“I can honestly tell you that if I spar for 10 or 12 rounds, I might get hit five times. In this you’re getting impacted every day you train. Every time I go to that gym and train for two hours there will be impact, getting smashed onto the floor, the ropes or into a corner.”
He added: “Anyone who says wrestling is easier than boxing is full of shit. They don’t know what they’re talking about.”
Fury is due to make his return to boxing on February 22, but some believe the decision to take a WWE match as well as rumblings about a dabble in the UFC is an indication that he may be looking further afield. However, Fury, insists that it will be Deontay Wilder next, assuming of course that “The Bronze Bomber” secures a victory in his rematch with Luis Ortiz on November 23.
“If he loses we will have to look for a new opponent for February 22,” he said. “Either way, I’ll be boxing on February 22 in Vegas, whether it’s Wilder or not. What happens in other people’s lives or careers is none of my concern but in my life and career, I’ll be boxing February 22. That’s for sure, providing I don’t get run over in the meantime. Whether the cut is ok or not, I will still be fighting February 22 because that’s what I do.”
For his part, Wilder (41-0-1, 40 KOs) insists that he not interested in what Fury does next as he is fully focussed on next month’s meeting with Ortiz. The 34-year-old also told Sun Sport that he does not care what Fury does between now and February as long as he is in fine fettle for the rematch of their draw.
“They’re gonna be in Saudi Arabia for this one, so nah I’m not flying out for that, I’m in camp,” he said. “Yeah, he is doing a little bit of promotion for the rematch, but he’s talking on WWE like the heavyweight champion of the world.
“You ain’t no heavyweight champion of the world. Nobody cares about no Lineal championship — when has anyone gone 12-rounds for a make believe belt. I’m just expressing my opinion, I don’t care what they do. But when the rematch comes, make sure you be there. That’s all that matters to me.”
Instead of using Saturday’s decision majority decision win over Regis Prograis as a launchpad for a US invasion, Scotland’s Josh Taylor (16-0, 12 stoppages) has revealed that he would love nothing more to than to headline closer to home for his first defence. Taylor is eyeing a meeting with WBC world and WBO holder Jose Ramirez to annex the WBA Super World and IBF world light-welterweight titles, but he would prefer it to take place at either Edinburgh Castle or Easter Road.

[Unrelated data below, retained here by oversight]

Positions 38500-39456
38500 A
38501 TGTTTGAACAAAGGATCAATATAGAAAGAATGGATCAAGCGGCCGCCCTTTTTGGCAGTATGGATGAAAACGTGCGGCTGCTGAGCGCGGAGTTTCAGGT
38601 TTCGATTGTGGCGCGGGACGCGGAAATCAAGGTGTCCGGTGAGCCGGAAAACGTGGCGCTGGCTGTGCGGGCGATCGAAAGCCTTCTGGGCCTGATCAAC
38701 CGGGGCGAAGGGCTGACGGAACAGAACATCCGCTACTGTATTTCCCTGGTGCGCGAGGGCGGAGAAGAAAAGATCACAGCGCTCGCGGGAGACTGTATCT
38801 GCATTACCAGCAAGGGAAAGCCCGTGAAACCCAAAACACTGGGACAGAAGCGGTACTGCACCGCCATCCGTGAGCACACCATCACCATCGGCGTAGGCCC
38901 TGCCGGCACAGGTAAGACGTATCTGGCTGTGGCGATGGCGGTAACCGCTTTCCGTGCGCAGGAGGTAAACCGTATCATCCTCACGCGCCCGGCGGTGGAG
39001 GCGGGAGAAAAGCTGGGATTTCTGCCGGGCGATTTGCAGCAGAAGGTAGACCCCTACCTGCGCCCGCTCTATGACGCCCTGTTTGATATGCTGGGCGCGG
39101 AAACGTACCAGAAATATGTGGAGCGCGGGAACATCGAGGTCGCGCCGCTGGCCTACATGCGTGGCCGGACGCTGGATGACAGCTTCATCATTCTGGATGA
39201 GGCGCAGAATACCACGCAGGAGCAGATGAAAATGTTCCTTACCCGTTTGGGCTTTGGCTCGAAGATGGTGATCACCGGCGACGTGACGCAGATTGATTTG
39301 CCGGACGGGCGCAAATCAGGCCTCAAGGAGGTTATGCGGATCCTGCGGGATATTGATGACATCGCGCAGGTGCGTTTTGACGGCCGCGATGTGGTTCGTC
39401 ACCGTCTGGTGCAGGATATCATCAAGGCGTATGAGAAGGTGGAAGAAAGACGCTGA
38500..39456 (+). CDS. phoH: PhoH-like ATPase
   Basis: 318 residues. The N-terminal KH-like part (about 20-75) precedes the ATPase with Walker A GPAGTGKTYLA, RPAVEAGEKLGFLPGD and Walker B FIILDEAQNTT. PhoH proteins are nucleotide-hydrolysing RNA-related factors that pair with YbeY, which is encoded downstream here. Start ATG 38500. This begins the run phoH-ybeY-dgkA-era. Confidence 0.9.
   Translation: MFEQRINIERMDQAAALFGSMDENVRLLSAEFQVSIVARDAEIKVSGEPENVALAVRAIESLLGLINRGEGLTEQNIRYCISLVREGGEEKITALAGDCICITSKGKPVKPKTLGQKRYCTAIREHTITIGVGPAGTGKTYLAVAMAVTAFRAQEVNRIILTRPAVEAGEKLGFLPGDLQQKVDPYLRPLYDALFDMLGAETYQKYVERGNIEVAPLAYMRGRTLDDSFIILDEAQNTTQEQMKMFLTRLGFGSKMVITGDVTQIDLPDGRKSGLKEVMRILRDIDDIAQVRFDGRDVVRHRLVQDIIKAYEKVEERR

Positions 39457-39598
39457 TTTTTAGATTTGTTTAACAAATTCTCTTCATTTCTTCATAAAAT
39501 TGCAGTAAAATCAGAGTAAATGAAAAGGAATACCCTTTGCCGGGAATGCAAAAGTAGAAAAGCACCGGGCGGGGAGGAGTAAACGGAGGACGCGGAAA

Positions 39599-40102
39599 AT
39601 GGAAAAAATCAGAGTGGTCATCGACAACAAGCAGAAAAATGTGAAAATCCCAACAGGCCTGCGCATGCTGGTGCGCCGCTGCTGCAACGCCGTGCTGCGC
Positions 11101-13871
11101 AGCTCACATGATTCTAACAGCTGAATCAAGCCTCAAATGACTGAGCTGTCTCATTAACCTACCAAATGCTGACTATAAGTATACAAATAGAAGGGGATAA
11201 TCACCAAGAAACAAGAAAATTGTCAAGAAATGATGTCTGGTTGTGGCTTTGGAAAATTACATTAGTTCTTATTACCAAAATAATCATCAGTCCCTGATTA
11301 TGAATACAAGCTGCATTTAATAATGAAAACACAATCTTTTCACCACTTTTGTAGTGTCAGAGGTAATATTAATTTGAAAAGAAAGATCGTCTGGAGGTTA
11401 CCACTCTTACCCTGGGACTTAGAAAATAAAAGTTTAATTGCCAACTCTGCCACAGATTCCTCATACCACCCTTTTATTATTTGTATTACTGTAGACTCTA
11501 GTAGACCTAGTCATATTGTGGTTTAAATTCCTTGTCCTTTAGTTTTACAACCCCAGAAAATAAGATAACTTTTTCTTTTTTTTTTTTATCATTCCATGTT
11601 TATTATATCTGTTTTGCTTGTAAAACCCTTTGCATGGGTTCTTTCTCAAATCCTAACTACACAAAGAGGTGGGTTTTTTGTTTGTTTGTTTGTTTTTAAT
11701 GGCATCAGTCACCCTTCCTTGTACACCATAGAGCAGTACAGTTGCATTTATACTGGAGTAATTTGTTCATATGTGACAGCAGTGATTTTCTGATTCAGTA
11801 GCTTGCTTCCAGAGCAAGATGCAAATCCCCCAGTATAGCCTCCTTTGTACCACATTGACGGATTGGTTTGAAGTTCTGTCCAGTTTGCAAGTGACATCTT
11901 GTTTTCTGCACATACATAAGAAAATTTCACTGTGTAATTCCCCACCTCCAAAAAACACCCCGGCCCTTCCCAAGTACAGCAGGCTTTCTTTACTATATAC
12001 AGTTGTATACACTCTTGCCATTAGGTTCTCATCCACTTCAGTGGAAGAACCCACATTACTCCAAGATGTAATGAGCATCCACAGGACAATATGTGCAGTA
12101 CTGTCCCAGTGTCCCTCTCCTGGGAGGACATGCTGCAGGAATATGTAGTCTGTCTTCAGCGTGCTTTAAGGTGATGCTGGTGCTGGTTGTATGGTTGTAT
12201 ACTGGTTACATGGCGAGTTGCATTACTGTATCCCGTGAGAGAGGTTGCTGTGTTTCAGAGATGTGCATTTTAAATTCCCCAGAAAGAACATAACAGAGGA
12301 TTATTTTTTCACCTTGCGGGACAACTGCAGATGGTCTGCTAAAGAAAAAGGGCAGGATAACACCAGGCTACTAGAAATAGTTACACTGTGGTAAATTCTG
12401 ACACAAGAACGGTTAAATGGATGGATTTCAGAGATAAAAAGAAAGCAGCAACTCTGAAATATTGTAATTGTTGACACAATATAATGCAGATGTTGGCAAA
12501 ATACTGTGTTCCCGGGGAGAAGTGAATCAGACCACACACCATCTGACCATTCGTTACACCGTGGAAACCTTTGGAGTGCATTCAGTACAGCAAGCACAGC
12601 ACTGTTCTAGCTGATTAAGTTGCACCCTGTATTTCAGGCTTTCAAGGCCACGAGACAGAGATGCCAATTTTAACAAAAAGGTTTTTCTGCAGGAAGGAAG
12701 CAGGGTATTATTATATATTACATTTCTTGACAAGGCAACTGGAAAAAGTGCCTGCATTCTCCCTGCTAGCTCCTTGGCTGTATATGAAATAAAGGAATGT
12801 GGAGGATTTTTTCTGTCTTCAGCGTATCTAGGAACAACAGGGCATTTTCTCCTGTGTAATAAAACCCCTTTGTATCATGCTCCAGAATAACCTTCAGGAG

Speaking to Sky Sports News HQ, the jubilant 28-year-old revealed that: “The fight I want next is to go for all the belts against Jose Ramirez. I want to face that fight and become the first [Scottish] undisputed world champion since the great Ken Buchanan. That would be awesome. That’s a goal of mine but for now it’s time to rest and recharge the batteries because I have had a hard 18 months.”
Most fighters want to break America, and Taylor is no difference yet he argued that he has more than won the right to be given a homecoming fight in front of his fans. “I’d love to go to America and fight,” he added.
“That’s one of the main dreams of almost every other fighter you will speak to. They would love to go to America and see their name in the MGM Grand in Las Vegas, up in bright lights, or in Madison Square Garden. But now I have got the titles I do think I have got a bit of pulling power with where the next fight is going to be. And I would really, really love it to be either in Edinburgh Castle in the middle of the summer or at Easter Road. That would just be brilliant.”